Would be nice to re-jig the 555 design though, use separate output buffers for the VCOs control voltages, individual op-amps that would let you set the op-amp at either 5V, 12V or 28V it would then scale the 555/PWM output for best results from that individual VCO.
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Re: Wave Bubble 2010

by Mictronics on Sun Feb 28, 2010 11:50 am

From where you ttok the 200KHz value for the Wave Bubble?
The schematic and the design guide says something about 20KHz max.

But you are right, bottle neck is the DAC in this case. but you will hardly find a cheap and simple DAC with settling time less than 1us, the 4.5us is already a good value compared to the price for the DAC.
/Michael
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Re: Wave Bubble 2010

by TheFallen on Sun Feb 28, 2010 3:41 pm

Ah yes, my bad, it is 20kHz, so that 50uSec. My point was not that a capable DAC would be difficult, there are TI DACs that will do 1gigaupdates/sec at 16bits. No, the problem we have is communicating fast enough.

One thing I'd love in a Wavebubble design would be to reduce the number of voltage rails.At the moment there are:
+28V
+12V
+5V
+3V3
+2V5

I think the best way to do this is to find a freely available +3V3 PLL. That gets rid of the LMX2433 which is the most expensive/difficult part to get. I'm looking at £20 per chip. It'd be nice to be able to drive the cost of the Wavebubble down.
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Re: Wave Bubble 2010

by Mictronics on Sun Feb 28, 2010 4:19 pm

I think a 5V PLL would be even better. Together with two 5V VCO there is only need for 5V and 28V supply. This would save a lot of space and parts.
/Michael
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Re: Wave Bubble 2010

by TheFallen on Sun Feb 28, 2010 4:38 pm

a 5V PLL would be hard to find, but it would it would make life easier, at the moment it's teh Digital Pot and 555 timer which use the +3V3 rail.

One thing to remember is that it's easier/more efficient to go down in voltage. I'd love a +3V3 Arduino but that would mean we could only run at 8MHz.
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Re: Wave Bubble 2010

by Mictronics on Mon Mar 01, 2010 7:28 am

Another thing came in mind:

The T attenuator between the VCO and amp should protect the PLL and gainblock from high input levels. Especially the PLL is rated with a maximum of 0dBm.

While I was calulating values for the VCOs I'm going to use I found that the attenuator will work for the gainblock, may not for the PLL since it's connected inbetween the T pad and not on the attenuator output.
A simulation showed that the level feed into the PLL would be higher than 0dBm if the attenuator is setup for 0dBm output.

Example:
Attenuator: 22Ohm Rs and 47Ohm Rp
8dBm attenuator input
-0.18dBm attenuator output to gainblock
3.0dBm PLL output

The simulation is maybe not correct since I found nothing about the input impedance of the PLL pins FinIF and FinRF.

Any ideas?

Souldn't be the PLL connected on the output of the attenuator? In this case the PLL and gainblock gets a 0dBm signal which is fine for both.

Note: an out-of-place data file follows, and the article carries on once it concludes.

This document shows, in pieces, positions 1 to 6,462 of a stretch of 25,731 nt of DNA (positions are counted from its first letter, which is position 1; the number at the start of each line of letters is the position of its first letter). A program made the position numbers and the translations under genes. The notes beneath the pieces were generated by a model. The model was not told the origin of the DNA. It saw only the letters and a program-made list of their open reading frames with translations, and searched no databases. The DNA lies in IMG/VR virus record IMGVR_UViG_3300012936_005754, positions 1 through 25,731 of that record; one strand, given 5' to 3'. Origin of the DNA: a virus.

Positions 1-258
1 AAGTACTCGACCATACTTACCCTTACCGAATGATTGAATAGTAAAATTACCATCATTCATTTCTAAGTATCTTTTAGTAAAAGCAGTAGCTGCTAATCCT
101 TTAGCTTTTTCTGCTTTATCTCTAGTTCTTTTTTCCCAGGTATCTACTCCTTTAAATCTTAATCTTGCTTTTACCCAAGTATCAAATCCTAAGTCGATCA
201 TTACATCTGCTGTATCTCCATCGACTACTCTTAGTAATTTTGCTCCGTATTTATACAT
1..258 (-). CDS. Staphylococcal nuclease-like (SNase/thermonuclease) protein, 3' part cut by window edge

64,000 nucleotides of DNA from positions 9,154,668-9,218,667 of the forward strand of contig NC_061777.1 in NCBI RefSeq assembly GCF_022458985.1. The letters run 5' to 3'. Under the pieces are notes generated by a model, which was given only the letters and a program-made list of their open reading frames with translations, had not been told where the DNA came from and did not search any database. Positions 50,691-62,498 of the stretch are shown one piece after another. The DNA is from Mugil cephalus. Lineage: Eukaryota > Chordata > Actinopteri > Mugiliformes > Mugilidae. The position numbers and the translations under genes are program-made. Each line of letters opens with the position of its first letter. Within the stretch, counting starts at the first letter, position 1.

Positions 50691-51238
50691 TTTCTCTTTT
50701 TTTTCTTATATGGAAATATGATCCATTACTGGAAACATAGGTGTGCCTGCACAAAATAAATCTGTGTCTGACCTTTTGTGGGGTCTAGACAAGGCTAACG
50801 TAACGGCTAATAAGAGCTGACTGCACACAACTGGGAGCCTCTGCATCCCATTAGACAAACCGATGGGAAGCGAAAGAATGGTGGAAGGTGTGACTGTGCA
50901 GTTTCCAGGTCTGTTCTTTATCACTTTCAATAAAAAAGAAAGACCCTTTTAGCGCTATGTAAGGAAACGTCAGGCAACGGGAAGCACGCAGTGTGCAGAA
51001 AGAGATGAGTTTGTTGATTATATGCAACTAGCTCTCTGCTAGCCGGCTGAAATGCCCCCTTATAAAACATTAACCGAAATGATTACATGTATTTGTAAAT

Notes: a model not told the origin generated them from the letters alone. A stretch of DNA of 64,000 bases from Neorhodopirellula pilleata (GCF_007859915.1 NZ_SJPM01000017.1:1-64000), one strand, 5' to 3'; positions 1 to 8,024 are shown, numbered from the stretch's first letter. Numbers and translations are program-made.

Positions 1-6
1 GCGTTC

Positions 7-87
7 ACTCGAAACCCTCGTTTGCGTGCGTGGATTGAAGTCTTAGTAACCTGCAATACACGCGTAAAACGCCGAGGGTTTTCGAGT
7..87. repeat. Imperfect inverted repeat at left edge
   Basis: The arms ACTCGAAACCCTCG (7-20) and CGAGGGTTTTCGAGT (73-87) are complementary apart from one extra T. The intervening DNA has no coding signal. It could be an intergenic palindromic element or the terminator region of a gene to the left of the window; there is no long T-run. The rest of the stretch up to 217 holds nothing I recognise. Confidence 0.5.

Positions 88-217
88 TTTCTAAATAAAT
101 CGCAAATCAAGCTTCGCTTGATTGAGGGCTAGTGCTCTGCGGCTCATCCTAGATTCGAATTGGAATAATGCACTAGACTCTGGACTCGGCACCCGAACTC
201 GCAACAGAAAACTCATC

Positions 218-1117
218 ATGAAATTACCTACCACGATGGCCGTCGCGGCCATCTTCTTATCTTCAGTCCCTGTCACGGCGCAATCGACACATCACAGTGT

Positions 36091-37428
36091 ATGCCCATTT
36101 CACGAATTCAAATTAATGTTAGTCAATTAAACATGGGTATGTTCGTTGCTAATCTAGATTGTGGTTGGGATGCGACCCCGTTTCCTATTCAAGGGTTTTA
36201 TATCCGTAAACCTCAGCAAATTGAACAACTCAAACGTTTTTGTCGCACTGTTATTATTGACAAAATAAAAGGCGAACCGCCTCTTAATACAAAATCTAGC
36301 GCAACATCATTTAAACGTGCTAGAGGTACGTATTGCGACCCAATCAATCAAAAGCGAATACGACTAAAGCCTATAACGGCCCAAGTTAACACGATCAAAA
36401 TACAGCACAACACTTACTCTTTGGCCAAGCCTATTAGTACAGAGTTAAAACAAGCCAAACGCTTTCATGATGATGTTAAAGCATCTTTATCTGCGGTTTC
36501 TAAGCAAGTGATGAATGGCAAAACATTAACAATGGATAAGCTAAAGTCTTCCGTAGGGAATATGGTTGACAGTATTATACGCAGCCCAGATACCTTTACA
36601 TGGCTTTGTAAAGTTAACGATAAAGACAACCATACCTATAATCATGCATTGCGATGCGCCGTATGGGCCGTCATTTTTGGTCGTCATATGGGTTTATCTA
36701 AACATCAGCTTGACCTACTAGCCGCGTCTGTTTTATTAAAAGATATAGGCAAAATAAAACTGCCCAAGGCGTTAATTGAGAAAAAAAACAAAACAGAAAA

/Michael
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Re: Wave Bubble 2010

by c.b. on Mon Mar 01, 2010 11:36 am

Hi Michael,

why do you want to feed the gain stage with 0dBm in the first place? As far as a newbie can read in the datasheet, SXA-389 is rated for 100 mW input power, BGA6589 has a "maximum drive power" of 15dBm. A direct feed of the gain stage by the VCO's should squeeze a little more power out of the wavebubble, shouldn't it?
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Re: Wave Bubble 2010

by Mictronics on Mon Mar 01, 2010 1:10 pm

The maximum drive power is the max limit the device can handle on the input.

But the output power is not increasing linear with input power . At a certain point of input level the device goes in saturation which means the ouput power is constant or even drops.

In all datasheets you will find the parameter "Load power at 1dB gain compression". That's the point where the input power causes a 1dB drop in the linear gain due to device saturation. Means you can not get more power out of the gain stage.

In the GALI-84 datasheet the saturation power is noted to be 22.6dBm @ 1GHz, you will not squeeze out more.

Anyway, your limiting factor is the PLL with 0dBm.

[Edit]

I found the spec for the PLL input impedance. But for the bandwidth we will use the impedance varies so much it's impossible to make an attenuation pad.

On the other hand I neither want to fry my gain stage nor the PLL, so sticking with the 0dBm version will be the safe way.
/Michael
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Re: Wave Bubble 2010

by c.b. on Tue Mar 02, 2010 4:27 am

Thanks for the explanation! I'm absolutely not satisfied with the range of my wavebubble (about 10cm in the DCS band). I should remove the PLL feed resistor and skip the attenuator.

@TheFallen: you mentionened the HMC822LP6CE and pointed out that there are gaps in the range of that device. What about National's LMX2541? It can generate frequencies as low as 31 MHz. My only concern is the SMT package I can't solder.
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Re: Wave Bubble 2010

by TheFallen on Tue Mar 02, 2010 2:10 pm

From what I can tell of the data sheet the LMX2541 has a bandwidth of 104MHz. It may be able to generate signals down to 31MHz, but it then only can generate up to 135MHz. To make it generate 400MHz to 2700MHz I'd have to spend considerably more than an equivalent VCO design.

I'm rather taken with the idea of a ruggidised jammer using a DAC and the VCOs (ROS-1300+ and ROS-2700-1819+) and a theoretical 5V dual PLL with a output of 1Watt on the high and low bands. Of course that'd going to take a lot to design, but hey, it'll be FUN.